Learn to read Hebrew fast

It is so interesting teaching beginners to read Hebrew. All they want to do is learn to read Hebrew fast! 99% of my pupils come from an English-speaking background. They try to read Hebrew like they read English! Inevitably, they make mistakes. To prove my point about why they need to slow down, I have to ask them a few questions.

I have to ask them how long they have been reading English. The answer is usually between five and seventy years (depending on how old they are when they come to my class). I then ask them how long they have been reading Hebrew for. The answer is five hours. I then ask them if they think they should be reading Hebrew at the same speed they are reading English; they always say “no”.

Learn to read Hebrew fast

I ask them to think about why they are learning to read Hebrew in the first place. What their primary motivation is. I explained to them that it did not matter what their reasons were, but it was the approach to the task that made all the difference. As with any new skill, it needs to be taken slowly and methodically.

My Hebrew pupils are in a bind. They hear Hebrew read fast when they go to places like synagogues or anywhere in Israel, they hear Hebrew being read fast. So, they want to learn to read Hebrew fast. They think they can read Hebrew at the same speed and will be easier for them. Unfortunately, this is not the case. I explain to them that the people they are listening to people who have been reading Hebrew for at least 10 years.

Fast track your Hebrew reading

I think we need to acknowledge the elephant in the room. Some people do not want to spend hours and hours each day learning to read Hebrew. For some people it is not their ‘thing’, but they have to learn this skill for a number of different reasons. Some people only have as little as six weeks to learn to read this ancient language.

If I know this from the outset, I point the students in the direction of an online resourcewww.easylearnhebrew.com. This program has seven lessons. The learner can complete the course if he puts his mind to it. The beauty of this program is that it can be accessed on multiple devices, such desktop computers, laptops, tablets or smartphones.

Why is learning to read important to you?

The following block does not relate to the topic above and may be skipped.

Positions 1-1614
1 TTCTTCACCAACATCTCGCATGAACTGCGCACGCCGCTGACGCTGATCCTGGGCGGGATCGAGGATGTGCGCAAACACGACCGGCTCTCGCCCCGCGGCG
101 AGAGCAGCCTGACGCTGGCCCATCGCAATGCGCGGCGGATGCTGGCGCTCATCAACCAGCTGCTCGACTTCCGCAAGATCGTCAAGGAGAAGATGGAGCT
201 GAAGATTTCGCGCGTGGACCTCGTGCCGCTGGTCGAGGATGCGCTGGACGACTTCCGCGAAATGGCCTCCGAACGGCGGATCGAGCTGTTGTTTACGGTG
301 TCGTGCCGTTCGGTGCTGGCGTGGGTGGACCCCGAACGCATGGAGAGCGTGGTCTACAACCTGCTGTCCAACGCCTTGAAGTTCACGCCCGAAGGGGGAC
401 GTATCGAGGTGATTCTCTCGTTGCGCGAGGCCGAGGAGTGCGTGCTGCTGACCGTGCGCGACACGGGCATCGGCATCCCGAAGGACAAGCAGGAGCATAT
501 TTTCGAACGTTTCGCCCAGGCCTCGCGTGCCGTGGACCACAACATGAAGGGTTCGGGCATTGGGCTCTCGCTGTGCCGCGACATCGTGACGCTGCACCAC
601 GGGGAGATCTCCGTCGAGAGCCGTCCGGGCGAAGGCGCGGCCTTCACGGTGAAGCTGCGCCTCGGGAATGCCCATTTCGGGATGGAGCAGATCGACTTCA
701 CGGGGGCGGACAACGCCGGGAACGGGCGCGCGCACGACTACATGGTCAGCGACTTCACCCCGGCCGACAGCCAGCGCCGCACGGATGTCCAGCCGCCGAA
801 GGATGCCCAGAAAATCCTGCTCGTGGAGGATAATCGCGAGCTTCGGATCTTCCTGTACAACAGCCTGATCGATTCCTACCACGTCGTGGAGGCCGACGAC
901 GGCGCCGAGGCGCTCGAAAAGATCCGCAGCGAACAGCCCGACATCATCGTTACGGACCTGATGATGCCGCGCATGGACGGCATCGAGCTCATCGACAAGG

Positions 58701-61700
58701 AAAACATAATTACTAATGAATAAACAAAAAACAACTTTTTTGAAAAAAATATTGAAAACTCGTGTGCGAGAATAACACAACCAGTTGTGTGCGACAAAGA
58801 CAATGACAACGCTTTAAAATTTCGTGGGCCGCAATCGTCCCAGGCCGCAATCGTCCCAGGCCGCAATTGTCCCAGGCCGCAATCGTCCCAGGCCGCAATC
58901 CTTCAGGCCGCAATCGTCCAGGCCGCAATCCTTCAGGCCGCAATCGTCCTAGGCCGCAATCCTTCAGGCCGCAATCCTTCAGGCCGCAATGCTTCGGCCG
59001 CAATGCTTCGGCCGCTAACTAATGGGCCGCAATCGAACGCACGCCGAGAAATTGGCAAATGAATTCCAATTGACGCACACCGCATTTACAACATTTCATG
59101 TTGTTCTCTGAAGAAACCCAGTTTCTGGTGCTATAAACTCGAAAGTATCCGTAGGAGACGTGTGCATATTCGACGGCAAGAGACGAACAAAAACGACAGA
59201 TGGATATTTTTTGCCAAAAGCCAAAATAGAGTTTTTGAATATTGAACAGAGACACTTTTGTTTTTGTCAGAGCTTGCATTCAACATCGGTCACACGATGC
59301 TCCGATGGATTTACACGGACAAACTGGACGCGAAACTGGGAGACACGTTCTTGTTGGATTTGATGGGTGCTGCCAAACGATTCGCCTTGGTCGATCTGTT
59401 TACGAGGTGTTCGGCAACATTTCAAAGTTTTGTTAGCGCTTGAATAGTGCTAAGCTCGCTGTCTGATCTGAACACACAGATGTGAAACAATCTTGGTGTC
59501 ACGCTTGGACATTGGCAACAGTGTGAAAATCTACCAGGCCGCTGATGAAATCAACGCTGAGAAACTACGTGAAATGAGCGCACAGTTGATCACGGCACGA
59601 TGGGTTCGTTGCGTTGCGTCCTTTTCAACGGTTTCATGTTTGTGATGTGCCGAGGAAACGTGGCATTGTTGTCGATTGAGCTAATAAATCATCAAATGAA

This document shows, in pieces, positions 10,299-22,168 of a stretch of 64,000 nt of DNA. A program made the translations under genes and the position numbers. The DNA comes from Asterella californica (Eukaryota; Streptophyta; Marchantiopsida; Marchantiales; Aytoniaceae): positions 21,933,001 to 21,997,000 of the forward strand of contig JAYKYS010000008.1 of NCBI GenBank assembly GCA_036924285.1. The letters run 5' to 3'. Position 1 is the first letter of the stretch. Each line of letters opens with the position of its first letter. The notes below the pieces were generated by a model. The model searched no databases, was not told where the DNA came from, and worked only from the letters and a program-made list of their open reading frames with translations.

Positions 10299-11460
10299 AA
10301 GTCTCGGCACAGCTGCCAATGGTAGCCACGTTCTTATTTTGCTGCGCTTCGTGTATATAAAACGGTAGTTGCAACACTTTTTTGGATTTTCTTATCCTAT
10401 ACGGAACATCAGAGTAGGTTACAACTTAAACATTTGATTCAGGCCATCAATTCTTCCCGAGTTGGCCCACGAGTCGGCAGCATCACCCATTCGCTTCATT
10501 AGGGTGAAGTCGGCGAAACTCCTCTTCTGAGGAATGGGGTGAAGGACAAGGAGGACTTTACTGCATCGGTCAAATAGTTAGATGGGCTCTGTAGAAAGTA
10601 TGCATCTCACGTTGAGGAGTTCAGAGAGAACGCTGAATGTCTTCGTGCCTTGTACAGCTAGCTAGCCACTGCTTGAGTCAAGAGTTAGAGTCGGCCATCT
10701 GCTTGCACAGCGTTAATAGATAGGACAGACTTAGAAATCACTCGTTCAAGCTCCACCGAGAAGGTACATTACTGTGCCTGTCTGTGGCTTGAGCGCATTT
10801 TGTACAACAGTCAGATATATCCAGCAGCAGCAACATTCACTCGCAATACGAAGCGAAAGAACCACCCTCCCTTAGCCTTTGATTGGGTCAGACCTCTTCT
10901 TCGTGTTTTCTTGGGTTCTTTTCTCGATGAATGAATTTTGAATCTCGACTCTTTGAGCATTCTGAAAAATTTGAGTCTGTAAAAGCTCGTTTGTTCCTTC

As I mentioned earlier, there are so many different reasons why people want to learn Hebrew letters and ultimately learn to read Hebrew. In Judaism, a Jewish boy becomes an adult at age thirteen, and it is customary for him to read from the Torah and lead the congregation in the service. As such, it is imperative that he learns to read Hebrew fluently to be able to chant it, too.

In some parts of the Jewish community, Jewish girls also have a Bat Mitzvah similar to that of the boys. Hence, girls also need to learn to read Hebrew fluently. Some children do not have the chance to go to a Jewish day school. Hence they do not have exposure to Hebrew until approximately aged eleven. But they need support to help them achieve this goal!

Let’s be honest here, which child would choose to learn to read a new language instead of playing with their friends? This is where the parents come in to help. Having parental support for this child’s journey is vital. It the parents who understand the significance of the Bar or Bat Mitzvah ceremony. They understand the traditions that have been passed down from generation to generation.  

Other reasons to learn to read Hebrew

Learning to read Hebrew is not just for the ten- to twelve-year-olds. There are many people, who undertake this journey when they are adults. Take, for example, adults who had a Bar or Bat Mitzvah, are now retired and want to learn to read Hebrew again to learn modern Hebrew. They realise, before they can read one Hebrew word, they must master the Hebrew alphabet basics again.

Some people who want to learn Hebrew reading, also want to learn Hebrew writing and learn the two skills simultaneously. This can be helpful if the student is in Israel and must also learn to write in Hebrew. In fact, many people want to learn to read Hebrew because they want to visit or live in Israel. It is rewarding to be able to read the street signs, menus and other simple text in Israel.

Even if a person sticks with the basic Hebrew texts, they can start to read the local newspaper in Hebrew. Yediot Akharanot is a newspaper written for people who are not fluent in Hebrew and can only read basic Hebrew. It covers a wide range of topics, from current events to lifestyle and entertainment, and it uses simple language and straightforward sentence structures. It is very rewarding to pick out words in a newspaper, and it’s a great way to practice and improve Hebrew reading skills!

Learn to read Hebrew fast – make it work for you!

So, although everyone wants to learn to read Hebrew as quickly as possible, I ask them to slow down their reading. As a guide, I teach them how to recognise syllable breakups. I teach them the six different types of syllables that I have identified in Hebrew words. Being able to identify these syllables enables the student to draw in syllable lines.

Using the syllable breakups forces the reader to slow down, read slowly, and, most importantly, read fluently. While the students come to me wanting to learn to read Hebrew fast, they soon realise that this is not a good option for a beginner. They realise it is not something that can be rushed.


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